Spring in Omaha signifies new growth on the trees and budding tulips. After the last frost of the year in mid to late April, it’s time to clean up your lawn care equipment and get to work.
So how can you make your lawn the envy of the neighborhood? Follow these nine spring lawn care tips to keep your grass growing healthy and green through spring and summer.
- 1. Tune up your lawn care equipment
- 2. Clean up your yard
- 3. Control weeds
- 4. Treat lawn diseases
- 5. Test your soil
- 6. Fertilize to ensure growth
- 7. Aerate
- 8. Overseed brown patches
- 9. Don’t mow too short
- Maintain your beautiful Omaha lawn
1. Tune up your lawn care equipment
Your lawn care equipment has been collecting dust in the garage over the winter. Now that it’s spring, it’s time to clean and tune them up. Get your tools in good working condition so they can handle months of heavy and prolonged use.
For gas-powered mowers, here are some things to check:
- Sharpen your lawn mower blade. You can take it to a local lawn mower repair shop, but if you’re a DIYer, check out our guide on how to sharpen your lawn mower blade.
- Check the spark plug. Spring is a good time to replace the spark plug; just be careful not to tighten it too much or it can cause the mower not to start.
- Change the air filters. A dirty air filter will put stress on your mower and waste gas.
- Change the oil. You should change the oil in your lawn mower once a year, or once every other mowing season.
For battery-powered lawn mowers:
- Charge the battery. If the battery doesn’t come to a full charge, it’s time to replace it.
- Sharpen the blade and adjust the cutting height.
- Check the air filter. If you didn’t replace it last fall, now is the time to get a new one.
- Inspect air intakes and remove any built-up debris. You’ll also want to check the outside of the carburetor and clean it, if needed.
- Inspect bolts and the zipper. Check and tighten bolts, screws and nuts, and make sure the collection bag zipper is in working condition. Add a coat of wax if it’s sticking.
- Change the spark plug. Do this once a year, if needed. Check your owner’s manual for specific information.
- For gas-powered blowers, add fresh fuel.
- For battery-powered blowers, make sure the battery is fully charged.
For gas weed eaters:
- Remove all debris from the exterior of the weed eater.
- Clean the cooling fins of the engine using a toothbrush. Citrus-based cleaners or detergent mixed with hot water are good at removing stubborn grease and stains.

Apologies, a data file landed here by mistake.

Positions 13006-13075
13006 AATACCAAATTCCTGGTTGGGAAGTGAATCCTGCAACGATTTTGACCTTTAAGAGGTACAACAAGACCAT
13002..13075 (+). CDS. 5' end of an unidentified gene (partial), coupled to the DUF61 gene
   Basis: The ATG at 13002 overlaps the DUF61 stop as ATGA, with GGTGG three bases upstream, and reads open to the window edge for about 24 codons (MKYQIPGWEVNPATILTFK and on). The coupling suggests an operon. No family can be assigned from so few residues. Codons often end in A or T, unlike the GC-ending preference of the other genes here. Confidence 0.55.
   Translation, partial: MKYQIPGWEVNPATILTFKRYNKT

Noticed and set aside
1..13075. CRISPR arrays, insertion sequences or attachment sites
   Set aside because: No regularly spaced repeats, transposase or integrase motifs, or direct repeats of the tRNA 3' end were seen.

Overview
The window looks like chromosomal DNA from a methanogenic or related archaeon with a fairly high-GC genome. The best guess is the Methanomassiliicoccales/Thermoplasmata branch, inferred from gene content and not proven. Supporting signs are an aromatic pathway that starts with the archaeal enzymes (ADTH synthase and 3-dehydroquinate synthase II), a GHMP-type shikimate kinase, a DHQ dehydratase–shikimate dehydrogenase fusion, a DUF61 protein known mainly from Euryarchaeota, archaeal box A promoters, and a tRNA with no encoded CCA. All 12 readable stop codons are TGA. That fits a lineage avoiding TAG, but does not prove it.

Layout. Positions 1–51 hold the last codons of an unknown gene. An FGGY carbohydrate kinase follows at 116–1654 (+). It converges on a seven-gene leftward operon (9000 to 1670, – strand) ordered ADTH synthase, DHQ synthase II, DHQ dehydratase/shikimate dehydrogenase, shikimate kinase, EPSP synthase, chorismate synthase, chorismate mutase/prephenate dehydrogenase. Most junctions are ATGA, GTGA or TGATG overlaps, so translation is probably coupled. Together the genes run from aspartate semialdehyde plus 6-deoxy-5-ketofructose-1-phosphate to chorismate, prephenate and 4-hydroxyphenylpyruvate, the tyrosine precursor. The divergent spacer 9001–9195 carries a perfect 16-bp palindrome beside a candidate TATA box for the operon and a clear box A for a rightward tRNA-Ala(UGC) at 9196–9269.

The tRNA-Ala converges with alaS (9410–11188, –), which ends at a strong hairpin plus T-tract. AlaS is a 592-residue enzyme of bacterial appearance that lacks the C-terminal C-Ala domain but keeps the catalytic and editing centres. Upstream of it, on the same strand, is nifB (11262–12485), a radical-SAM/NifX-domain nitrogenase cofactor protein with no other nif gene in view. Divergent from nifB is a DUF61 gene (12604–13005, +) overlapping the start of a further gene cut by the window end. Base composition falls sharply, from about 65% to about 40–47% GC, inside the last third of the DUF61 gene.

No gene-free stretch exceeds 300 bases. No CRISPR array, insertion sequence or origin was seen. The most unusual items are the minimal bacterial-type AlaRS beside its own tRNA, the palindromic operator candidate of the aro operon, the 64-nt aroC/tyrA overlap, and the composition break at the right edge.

- Dispose of old gasoline responsibly and add fresh fuel.
- Check and replace (if needed) air filters and spark plugs.
- Clean the fuel tank cap, exhaust, and muffler.
- Check for any cracks in the fuel lines.
- Clean the string head and install the proper size and amount of weed eater string. Check the manufacturer’s instructions.
- Tighten all the screws on the handle, string head, shaft, and the motor attachment point.
2. Clean up your yard
Now that your lawn has thawed out from the cold winter, it’s time to get to work cleaning up your yard so your grass can thrive again. Grass requires ample sun for healthy growth, so any debris on top of it will prevent your lawn from getting the proper nutrients it needs. Follow this checklist below to get your lawn prepped for success.
- Rake up any remaining leaves and excess thatch, the layer of organic matter that piles up on a lawn around the base of the grass. Just be sure to do this when your lawn is completely dry to prevent further damage and bare spots. Looking for an eco-friendly way to dispose of all those leaves? Why not make a DIY leaf compost bin.
- Remove fallen branches, pet waste, and any other debris cluttering your yard.
- Trim your shrubs, hedges, and trees. Make sure to get rid of any dead or diseased branches.
- Remove weeds, fallen limbs and leaves, and dead foliage from your garden beds.
3. Control weeds
Spring is a great time to get on top of weeds before they take over your lawn. Common annual weeds like foxtail, spurge, and crabgrass can be controlled with a pre-emergent herbicide that prevents the weed seed from ever germinating. You should apply pre-emergents to Omaha lawns between April 20 and May 5.
However, if you plan to reseed or overseed your lawn this spring, the only pre-emergent herbicide that can be applied with new seedings is siduron, more commonly known as Tupersan. This herbicide enables good control of annual grassy weeds such as crabgrass and foxtail, yet still allows the new grass seed to germinate.
If you have not overseeded your lawn this spring, a few other pre-emergent herbicide products will provide good weed control. Look for these chemical names under the active ingredient on the fertilizer bag:
- Balan (Benefin)
- Betasan (Bensulide)
- Prodiamine (Barricade) or a combination of trifluralin and benefin
*Note: Pre-emergent herbicides must be watered immediately after application with at least 0.5 inches of water.
4. Treat lawn diseases
Eastern Nebraska lawns are prone to four different diseases. It’s important to eliminate them in spring as your grass starts to grow or they can get out of control. To reduce your risk of inviting these diseases in the first place, follow good lawn care maintenance practices.
As its name implies, dollar spot appears in your lawn as brown spots about the size of a silver dollar. It is a fungal disease that occurs most often when the temperatures are warm during the day and cool at night. The leaf blades have distinct markings with light brown spots covering the blade and reddish-brown edges. Dollar spot can be prevented by keeping your lawn healthy, well-watered, mowed at the correct height, and by following fertilizer recommendations for your specific grass type. If your lawn does become afflicted with dollar spot, check out this guide on how to treat fungicides.